As I lived abroad though, I began to realize that my race and ethnicity perception were contingent upon who I was speaking to. People from places in East Africa such as Ethiopia thought I was Ethiopian. In France, I was seen as black French, with Algerian coming as the top guess. I have had many people randomly speak French to me in places such as London under such assumptions. In Portugal where I currently live, people ask me if I am Cape Verdean most often, which in a funny irony isn’t fully incorrect as my Hawaiian grandmother had Cape Verdean ancestry, which we in the family had referred to as “Portuguese”. A funny wrinkle indicating how my Cape Verdean ancestor José da Silva probably identified. Even deeper down this rabbit hole is that he was considered “white” on his census reports despite him being from an island off the coast of West Africa and despite the few pictures I have of him appearing somewhat similar to how my family looks today. Because Cape Verde was part of the Portuguese empire and therefore considered part of Portugal proper, in the United States he was considered “Portuguese” which in those times seemed to be one of the few Southern European countries considered white by the Anglo-Saxon dominated consensus of whiteness.
Like Effa Manley my race was determined by who was perceiving me. What I realized tied me to blackness was not my features but rather the black culture my parents very consciously raised me in. Because of my upbringing, there was no question despite my lighter complexion, I was black. This rings especially true when I am in black areas of Lisbon and many of the people look like me, but yet I still feel like a foreigner. In these contexts my Americanness feels especially strong, but my black Americanness feels the strongest despite me not having lived in the United States since 2014. These questions of perception tend to dissipate once people have a conversation with me and see these cultural aspects come through. This is what Effa Manley meant by “this entirely Negro atmosphere”.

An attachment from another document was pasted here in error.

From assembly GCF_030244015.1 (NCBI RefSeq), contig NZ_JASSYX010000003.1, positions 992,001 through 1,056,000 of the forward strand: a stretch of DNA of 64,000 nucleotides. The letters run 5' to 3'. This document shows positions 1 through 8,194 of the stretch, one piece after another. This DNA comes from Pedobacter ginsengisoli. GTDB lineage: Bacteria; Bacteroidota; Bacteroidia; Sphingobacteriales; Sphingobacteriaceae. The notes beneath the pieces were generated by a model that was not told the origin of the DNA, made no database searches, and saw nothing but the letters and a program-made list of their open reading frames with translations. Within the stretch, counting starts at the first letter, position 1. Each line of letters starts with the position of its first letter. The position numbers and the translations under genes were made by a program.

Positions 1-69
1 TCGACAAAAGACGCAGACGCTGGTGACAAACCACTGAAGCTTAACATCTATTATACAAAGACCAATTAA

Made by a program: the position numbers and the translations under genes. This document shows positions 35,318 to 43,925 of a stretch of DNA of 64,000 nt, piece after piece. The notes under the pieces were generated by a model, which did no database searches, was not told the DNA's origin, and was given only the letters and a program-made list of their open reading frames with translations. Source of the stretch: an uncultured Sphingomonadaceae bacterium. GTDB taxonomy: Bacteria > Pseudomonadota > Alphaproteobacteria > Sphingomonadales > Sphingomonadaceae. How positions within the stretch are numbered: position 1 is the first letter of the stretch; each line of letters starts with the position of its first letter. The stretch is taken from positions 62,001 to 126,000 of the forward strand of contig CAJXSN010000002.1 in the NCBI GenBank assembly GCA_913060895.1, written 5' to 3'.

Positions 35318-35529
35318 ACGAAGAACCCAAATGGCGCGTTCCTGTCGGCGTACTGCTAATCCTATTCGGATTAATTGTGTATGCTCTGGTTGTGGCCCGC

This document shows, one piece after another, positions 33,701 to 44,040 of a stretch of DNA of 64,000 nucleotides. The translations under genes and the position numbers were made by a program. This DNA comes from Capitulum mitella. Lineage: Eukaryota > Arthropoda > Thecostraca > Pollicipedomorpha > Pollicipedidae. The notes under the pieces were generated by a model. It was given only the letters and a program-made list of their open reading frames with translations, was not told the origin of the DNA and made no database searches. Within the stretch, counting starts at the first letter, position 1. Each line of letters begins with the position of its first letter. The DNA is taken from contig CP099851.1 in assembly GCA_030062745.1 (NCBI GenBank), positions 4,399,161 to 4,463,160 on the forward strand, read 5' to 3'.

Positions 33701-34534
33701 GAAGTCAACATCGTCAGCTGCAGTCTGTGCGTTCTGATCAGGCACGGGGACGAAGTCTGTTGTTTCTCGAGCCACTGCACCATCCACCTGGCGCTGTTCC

Regarding Manley though, this racial ambiguity and complication of self-identification is especially important to how her legacy understood. She was a staunch advocate for civil rights. In 1935 she launched a campaign aimed at businesses in New York that refused to hire black employees called “Don’t Buy Where You Can’t Work”. This kind of action is reminiscent of the actions that Dr. King and the Souther Christian Leadership Conference would take as part of Operation Breadbasket in Chicago some 3 decades later. She was an active part in fighting for the rights of Negro League teams during integration of the MLB confronting the Brooklyn Dodgers General Manager Branch Rickey in person over his attempt to steal her best players out from under her. He famously called the integration of the Major Leagues as “emancipation” while she referred to it as thievery. “He didn’t give us five cents or say thank you.” She is also one of the main reasons we have the statistics we have of the Negro Leagues. She insisted that black newspapers record the statistics from each game. This alone is an invaluable contribution to the history of baseball. Many names may have been lost to history if it were not for this.